DAKOTA GETS TO DECIDE

Dakota is my 14-year-old mustang who is one of the most amazing mustangs I have ever met. She came from the Rocky Hills HMA in Battle Mountain, Nevada.

               
She has the most amazing heart and soul, she connects with me fully and deeply as long as I am in the present moment with her and connect with her through my heart and soul.

I first saw this mare at a facility I was working at in 2017. I didn't pay attention to her, because I knew she was there for some training and was for sale.

Me having a huge soft spot in my heart for mustangs, knew it was best if I just didn't get to know her. Every time I would walk by her stall, she would come stick her head out in the aisle way and watch me walk by.

Finally one day, for some reason, I stopped walked over to her and said: "so who are you big girl?" She laid her chin on my shoulder in a way that our eyes were about 1" away from each other and when our eyes met, we saw deep into each other’s souls.

It took my breath away and we just stayed there connected like that for about 5 minutes. It was at that moment, I knew I would be adopting her and she would become a member of our nonprofit's mustang ambassador team.

Well, it didn't take long after she joined our team that I realized she did not want to be a public figure, she needed a person to call her own.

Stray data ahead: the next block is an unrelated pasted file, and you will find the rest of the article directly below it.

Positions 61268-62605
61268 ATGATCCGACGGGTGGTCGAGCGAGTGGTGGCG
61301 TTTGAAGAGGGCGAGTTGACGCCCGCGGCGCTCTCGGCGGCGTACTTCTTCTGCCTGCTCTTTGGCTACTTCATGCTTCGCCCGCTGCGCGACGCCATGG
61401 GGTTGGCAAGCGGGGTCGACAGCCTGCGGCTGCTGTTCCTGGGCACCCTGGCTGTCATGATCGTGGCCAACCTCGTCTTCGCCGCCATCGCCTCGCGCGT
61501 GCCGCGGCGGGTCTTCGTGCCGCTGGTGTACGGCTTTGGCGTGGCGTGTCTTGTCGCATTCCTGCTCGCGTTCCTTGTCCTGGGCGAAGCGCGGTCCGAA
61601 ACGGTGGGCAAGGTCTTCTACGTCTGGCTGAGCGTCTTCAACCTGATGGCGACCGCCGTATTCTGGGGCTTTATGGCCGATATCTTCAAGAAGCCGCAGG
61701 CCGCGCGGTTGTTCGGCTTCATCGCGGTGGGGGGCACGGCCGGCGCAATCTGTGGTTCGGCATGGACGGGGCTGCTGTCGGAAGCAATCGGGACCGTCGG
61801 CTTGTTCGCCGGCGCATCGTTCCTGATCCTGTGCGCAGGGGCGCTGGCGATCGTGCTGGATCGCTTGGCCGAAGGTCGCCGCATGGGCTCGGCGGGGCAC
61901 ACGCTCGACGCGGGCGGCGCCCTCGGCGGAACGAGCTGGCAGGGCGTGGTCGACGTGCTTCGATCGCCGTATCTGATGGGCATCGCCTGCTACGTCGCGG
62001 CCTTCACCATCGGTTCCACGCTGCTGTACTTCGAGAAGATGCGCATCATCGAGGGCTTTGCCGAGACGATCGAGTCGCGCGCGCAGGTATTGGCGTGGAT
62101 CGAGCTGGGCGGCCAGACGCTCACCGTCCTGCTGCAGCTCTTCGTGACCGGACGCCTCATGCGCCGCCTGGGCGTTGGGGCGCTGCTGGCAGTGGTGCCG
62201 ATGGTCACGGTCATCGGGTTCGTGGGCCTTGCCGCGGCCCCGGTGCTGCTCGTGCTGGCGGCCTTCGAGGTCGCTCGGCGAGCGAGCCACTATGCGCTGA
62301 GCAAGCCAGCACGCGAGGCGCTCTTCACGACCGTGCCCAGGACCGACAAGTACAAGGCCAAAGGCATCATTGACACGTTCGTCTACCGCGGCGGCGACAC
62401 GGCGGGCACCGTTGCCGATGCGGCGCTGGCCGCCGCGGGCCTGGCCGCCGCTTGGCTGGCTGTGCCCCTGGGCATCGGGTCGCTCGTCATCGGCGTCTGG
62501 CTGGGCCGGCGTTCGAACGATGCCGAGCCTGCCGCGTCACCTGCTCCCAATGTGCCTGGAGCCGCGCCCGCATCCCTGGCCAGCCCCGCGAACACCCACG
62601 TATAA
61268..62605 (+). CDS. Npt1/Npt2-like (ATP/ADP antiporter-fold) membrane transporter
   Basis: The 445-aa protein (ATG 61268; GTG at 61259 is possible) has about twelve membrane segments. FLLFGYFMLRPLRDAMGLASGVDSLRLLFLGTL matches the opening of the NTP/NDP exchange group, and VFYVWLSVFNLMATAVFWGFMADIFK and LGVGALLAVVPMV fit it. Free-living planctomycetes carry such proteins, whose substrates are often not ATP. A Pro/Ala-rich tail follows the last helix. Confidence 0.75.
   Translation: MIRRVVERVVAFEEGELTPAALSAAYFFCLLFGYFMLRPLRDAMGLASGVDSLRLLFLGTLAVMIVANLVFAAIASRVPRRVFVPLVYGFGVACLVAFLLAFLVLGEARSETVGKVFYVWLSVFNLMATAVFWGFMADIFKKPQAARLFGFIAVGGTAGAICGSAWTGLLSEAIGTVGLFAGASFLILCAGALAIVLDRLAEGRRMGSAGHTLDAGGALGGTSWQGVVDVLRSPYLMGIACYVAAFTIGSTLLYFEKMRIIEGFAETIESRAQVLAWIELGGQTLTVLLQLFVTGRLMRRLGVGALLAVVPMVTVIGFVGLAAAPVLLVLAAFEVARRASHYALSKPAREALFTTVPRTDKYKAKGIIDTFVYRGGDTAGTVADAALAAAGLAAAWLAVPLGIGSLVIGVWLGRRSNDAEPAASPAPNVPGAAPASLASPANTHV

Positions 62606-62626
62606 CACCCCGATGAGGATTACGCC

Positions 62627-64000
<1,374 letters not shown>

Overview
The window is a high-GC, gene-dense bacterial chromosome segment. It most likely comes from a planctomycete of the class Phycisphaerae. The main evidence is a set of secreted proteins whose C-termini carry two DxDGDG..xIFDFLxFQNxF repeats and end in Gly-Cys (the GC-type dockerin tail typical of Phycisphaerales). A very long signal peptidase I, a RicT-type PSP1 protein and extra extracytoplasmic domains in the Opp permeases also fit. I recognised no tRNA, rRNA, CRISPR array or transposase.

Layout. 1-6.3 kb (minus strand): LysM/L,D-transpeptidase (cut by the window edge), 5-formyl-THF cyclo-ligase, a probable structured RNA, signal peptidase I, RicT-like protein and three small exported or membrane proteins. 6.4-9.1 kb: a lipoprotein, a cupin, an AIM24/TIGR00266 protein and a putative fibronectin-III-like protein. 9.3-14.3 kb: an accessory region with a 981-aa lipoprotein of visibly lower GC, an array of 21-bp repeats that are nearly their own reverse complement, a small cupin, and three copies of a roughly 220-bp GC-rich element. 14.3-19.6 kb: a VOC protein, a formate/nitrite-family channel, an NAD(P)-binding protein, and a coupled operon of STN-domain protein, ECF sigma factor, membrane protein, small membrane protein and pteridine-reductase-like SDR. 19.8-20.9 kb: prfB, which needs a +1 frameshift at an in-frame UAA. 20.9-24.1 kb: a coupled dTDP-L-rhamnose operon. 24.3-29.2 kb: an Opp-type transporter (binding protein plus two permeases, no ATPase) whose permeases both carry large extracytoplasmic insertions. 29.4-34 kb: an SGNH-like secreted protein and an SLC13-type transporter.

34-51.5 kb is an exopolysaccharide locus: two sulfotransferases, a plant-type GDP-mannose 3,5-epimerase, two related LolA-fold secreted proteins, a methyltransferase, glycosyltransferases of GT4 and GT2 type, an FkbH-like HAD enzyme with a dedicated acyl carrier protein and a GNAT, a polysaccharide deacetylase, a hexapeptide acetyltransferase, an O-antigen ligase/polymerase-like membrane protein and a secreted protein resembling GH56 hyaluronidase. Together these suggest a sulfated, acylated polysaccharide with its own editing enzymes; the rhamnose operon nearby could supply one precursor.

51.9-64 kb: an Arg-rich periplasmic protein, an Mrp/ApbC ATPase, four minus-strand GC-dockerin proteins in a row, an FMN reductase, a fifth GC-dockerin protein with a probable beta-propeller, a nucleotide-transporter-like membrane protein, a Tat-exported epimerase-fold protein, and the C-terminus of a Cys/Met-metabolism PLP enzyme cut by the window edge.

In 2018 I gave her to a young student of mine who together they found a unique friendship. They helped each other to grow in ways that each needed at that time.

In 2020 Dakota came back to me at a time when I was having to retire my main partner prematurely and was heartbroken. Dakota was heartbroken too, she had bonded with this young girl.  

Well God always has a plan that we often don’t understand.  

When she came back to me, it was clear she was depressed and had shut down due to physical discomfort that had been ignored.

I focused on figuring out why this mare had started bolting under saddle, resisting going into an arena and did not want to be caught.

It took a few months of continuous body work before she started to come out of her shell. During that time, I was spending a great deal of time with her.

I was planning on rehoming her once she was feeling better. However, Dakota and I were beginning to create a deep bond.

I realized one afternoon while we were just hanging out and she was grazing, that she and I were meant to become each other’s new partners.

                         

She was helping me to see light and hope after RC. I was helping her to open her heart and trust that she truly had found her forever person in me.

This mare was giving me more and more of herself every day. Each time we rode she opened up more to becoming my partner and was beginning to really find comfort in that role.